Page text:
Venezuela’s Maduro urges women to have more kids to boost country

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Venezuela’s Maduro urges women to have more kids to boost country

A handout picture released by Miraflores Presidential Palace shows Venezuela’s President Nicolas Maduro speaking during a television program, in Caracas, Venezuela, on February 27, 2020. (Via AFP)

Venezuelan President Nicolas Maduro has called on Venezuelan women to give birth to more babies “for the good of the country,” which is facing economic crisis as a result of US sanctions.

“Give birth! Give birth!” Maduro said at a televised event promoting a national women’s healthcare plan in Caracas on Tuesday night. “Every woman is to have six children! Every one! For the good of the country! May God bless you for giving the country six little girls and boys.”

The US has over the past years imposed harsh economic sanctions on the country to pressure Maduro to step down, forcing millions of Venezuelans to abandon their homeland due to a lack of basic food and necessities. According to UN statistics, at least 3.3 million people have left the country of 30 million since the end of 2015.

Venezuela's Guaido defends US sanctions against Maduro Venezuela's Guaido defends US sanctions against Maduro Venezuela’s opposition leader Juan Guaido has been slammed for defending US sanctions against the country.

Venezuela has also been shaken by political unrest since January last year, when opposition politician Juan Guaido abruptly declared himself “interim president” of Venezuela, challenging the outcome of the 2018 presidential election, which Maduro had won.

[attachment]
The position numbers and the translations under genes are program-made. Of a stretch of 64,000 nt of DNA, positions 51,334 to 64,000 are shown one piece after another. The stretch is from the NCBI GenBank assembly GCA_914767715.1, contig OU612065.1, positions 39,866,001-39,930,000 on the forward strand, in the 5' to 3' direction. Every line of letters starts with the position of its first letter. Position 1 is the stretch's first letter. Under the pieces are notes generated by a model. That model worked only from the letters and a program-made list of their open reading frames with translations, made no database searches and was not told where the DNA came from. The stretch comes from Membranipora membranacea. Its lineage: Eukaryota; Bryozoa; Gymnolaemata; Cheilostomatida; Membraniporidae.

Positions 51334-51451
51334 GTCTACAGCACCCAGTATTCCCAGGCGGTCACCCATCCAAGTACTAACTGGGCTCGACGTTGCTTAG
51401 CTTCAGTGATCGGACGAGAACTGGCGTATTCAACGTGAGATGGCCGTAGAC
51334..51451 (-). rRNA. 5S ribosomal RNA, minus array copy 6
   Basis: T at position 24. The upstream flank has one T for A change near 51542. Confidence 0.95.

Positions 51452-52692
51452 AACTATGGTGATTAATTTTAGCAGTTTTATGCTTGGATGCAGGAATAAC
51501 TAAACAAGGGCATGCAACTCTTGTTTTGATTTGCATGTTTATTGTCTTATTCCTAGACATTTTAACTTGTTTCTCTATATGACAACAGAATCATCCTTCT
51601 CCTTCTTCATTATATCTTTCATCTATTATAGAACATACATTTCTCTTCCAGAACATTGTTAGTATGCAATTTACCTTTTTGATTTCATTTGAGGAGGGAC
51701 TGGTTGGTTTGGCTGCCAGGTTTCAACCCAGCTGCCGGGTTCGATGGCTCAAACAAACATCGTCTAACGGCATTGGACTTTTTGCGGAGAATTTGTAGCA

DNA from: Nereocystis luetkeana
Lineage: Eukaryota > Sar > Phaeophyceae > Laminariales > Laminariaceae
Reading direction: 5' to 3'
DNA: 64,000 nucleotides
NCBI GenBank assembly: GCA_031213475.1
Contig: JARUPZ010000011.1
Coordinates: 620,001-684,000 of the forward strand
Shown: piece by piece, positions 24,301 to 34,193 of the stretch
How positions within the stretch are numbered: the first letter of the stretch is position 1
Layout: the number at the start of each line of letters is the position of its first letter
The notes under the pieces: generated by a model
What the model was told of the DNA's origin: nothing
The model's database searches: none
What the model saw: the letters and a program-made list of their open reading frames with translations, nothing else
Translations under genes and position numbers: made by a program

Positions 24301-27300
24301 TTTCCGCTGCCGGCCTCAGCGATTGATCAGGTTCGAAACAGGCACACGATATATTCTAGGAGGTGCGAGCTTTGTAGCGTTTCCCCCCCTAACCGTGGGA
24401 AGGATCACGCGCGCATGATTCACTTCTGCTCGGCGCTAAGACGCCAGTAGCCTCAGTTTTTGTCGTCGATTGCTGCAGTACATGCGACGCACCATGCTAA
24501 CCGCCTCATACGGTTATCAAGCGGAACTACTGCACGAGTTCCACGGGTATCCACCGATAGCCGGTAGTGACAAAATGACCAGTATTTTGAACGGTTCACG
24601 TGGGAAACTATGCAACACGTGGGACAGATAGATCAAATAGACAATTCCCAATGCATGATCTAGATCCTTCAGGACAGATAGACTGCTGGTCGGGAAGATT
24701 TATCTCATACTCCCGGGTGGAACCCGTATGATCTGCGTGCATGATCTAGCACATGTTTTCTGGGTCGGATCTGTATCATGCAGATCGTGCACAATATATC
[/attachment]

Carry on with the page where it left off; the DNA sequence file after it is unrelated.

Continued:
Guaido later launched an abortive coup against the elected government.

Guaido’s self-proclamation as president and his coup received full support from Washington. Ever since, the US has been escalating tensions against oil-rich Venezuela, and has not ruled out the military option to take out Maduro’s government.

Caracas has established paramilitary forces to help the regular army defend the country against potential invasion.

Maduro’s Tuesday call for an increase in the country’s population faced criticism from the opposition.

“Hospitals are not functioning, vaccines are scarce, women cannot breastfeed because they are malnourished or buy baby formula because it is unaffordable, and the country faces forced migration due to the humanitarian emergency,” said Manuela Bolivar, an opposition figure.

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